The Pew Charitable Trusts released a study yesterday surveying state action on the recent wave of increased foreclosures. Pew senior officer Tobi Walker told the Washington Post: “The states are experiencing this pain more directly than the federal government is.” This is partly true. A more accurate statement would be some states are feeling the pain more directly than the federal government is. As this map of Mortgage Bankers Associaiton data shows, subprime foreclosure rates exceed 10% in only 13 states, including California, Nevada, Florida, Ohio and Michigan.

The Post goes on to report that “in some ways, states and cities are better positioned to tackle the fallout than the federal government.” This is undoubtedly true. The subprime foreclosures in Nevada, California and Florida are largely due to a speculative bubble that has just popped, while foreclosures in Ohio and Michigan are the result of more fundamental weaknesses in those state economies. The different causes behind these problems call for local solutions, not one-size-fits-all federal action.

For example, the New York Times reports that efforts by Ohio to work with nonprofits and loan servicers to modify troubled loans have led to results “visible on the ground.” Coalition on Homelessness and Housing in Ohio executive director Bill Faith told the Times: “Up through the end of 2007, counselors and homeowners said, ‘We call these companies and we get the runaround, we can’t get through the maze.’ We weren’t seeing any significant modifications. That’s beginning to change. When I talk to the nonprofits, they say they’ve had as many loan modifications in the first quarter of 2008 as in all of 2007.”

Despite the success of voluntary programs at both the state and federal level, enough momentum still exists on Capitol Hill for new federal legislation. For principled conservatives, the best way to protect the American taxpayer now is to push for amendments that will limit the risk that this latest federal bailout will not encourage future risky behavior. Ways to improve the current housing package winding its way through Congress include:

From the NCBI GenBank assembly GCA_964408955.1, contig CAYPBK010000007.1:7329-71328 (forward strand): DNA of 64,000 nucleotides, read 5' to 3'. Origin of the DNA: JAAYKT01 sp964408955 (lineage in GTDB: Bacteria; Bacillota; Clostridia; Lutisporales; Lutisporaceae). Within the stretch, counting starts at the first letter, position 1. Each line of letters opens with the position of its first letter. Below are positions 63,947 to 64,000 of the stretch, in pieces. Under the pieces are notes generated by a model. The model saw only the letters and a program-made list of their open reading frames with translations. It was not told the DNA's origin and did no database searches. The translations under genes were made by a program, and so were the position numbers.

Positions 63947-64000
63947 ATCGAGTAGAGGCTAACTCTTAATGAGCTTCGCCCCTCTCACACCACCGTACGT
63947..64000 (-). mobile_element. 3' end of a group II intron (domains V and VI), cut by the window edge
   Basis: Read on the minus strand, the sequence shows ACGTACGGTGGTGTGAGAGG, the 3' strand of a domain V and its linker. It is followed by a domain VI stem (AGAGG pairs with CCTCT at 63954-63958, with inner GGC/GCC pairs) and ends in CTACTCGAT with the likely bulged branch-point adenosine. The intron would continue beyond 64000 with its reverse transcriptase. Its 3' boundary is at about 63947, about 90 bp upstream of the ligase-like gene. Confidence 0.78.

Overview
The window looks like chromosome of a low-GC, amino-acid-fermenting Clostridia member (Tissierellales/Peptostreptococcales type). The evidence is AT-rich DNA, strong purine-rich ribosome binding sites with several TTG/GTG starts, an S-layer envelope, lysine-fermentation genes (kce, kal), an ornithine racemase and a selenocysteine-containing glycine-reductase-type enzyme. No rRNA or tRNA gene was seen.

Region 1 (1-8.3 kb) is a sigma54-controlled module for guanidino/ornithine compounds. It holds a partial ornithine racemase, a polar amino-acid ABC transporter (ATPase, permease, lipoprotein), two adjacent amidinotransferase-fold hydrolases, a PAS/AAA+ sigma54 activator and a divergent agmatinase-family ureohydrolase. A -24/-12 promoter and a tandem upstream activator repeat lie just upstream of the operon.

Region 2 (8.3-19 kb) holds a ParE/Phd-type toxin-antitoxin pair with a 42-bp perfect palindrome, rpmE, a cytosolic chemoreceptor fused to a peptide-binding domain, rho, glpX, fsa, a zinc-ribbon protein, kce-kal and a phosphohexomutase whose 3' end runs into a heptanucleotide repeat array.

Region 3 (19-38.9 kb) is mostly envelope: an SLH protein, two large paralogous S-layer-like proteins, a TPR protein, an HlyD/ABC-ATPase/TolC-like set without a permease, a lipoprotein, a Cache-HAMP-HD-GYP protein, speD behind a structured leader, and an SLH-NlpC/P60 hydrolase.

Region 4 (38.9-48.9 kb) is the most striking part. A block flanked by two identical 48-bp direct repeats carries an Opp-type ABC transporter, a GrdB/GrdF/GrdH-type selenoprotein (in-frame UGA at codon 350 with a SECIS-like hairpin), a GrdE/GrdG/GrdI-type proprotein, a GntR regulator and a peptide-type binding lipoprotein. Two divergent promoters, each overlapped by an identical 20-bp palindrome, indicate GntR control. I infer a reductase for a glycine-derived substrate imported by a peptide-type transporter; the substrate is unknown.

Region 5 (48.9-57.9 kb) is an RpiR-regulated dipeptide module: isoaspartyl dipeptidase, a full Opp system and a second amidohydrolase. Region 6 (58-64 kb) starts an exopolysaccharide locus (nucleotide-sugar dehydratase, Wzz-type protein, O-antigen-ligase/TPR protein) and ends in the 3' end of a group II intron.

1. Any losses to the taxpayer from a refinanced loan cannot be forgiven in bankruptcy. This is a strong and necessary incentive to ensure borrowers do not walk away from FHA-insured refinanced loans.
  2. All refinanced loans must require some down payment by the homeowner. The loans currently defaulting at the highest rates are those that had no down payment. The FHA should not be taking on these risky borrowers at a time when the agency is already on the brink of insolvency.
  3. No mortgage where the borrower made a material misstatement on the application should be eligible for refinancing. As much as 70% of recent early payment defaults had fraudulent misrepresentations on their original loan applications, according to one recent study. The federal government must not be in the business of abetting fraud.
  4. No 100% federal guarantees. This both ensures that mortgage owners are honest about the quality of the loans and keeps lenders from escaping all liability.
  5. Houses with second mortgages will not be eligible for refinancing. Refinancing should not be available to borrowers who have acted irresponsibly and gotten into trouble as a result.
  6. Limit FHA refinancing to principal residence only. Any federally insured mortgage should only be available for homes that the owner actually lives in for all or most of the year. Under no circumstances should refinancing assistance be available to vacation homes or investment property.

Quick Hits:

  • Democrats in Congress are tacking tens of billions of dollars in domestic spending to funding for the troops in Iraq and Afghanistan, including money for such things as transportation, unemployment insurance, aid to states, food stamps and public housing.
  • Iranian President Mahmoud Ahmadinejad questioned al-Qaeda’s role in Sept. 11 again Wednesday, and suggested that the United States fabricated the death toll.
  • Covering the Senate’s passage of the Foreclosure Prevention Act, the New York Times discovered today that “populist imperative offers a chance for lobbyists to press their clients’ interests.” Don’t miss tomorrow’s ground-breaking story on how the sun rises in the east and sets in the west.
  • The U.N. warned yesterday that recent efforts by rich countries to stop future global warming through biofuel mandates are starving people in poorer countries today.
  • Just like the liberals in Congress want to do, Hugo Chavez moved Tuesday to take a greater cut of “windfall oil profits”, approving a 50% tax on foreign oil companies when crude tops $70 a barrel.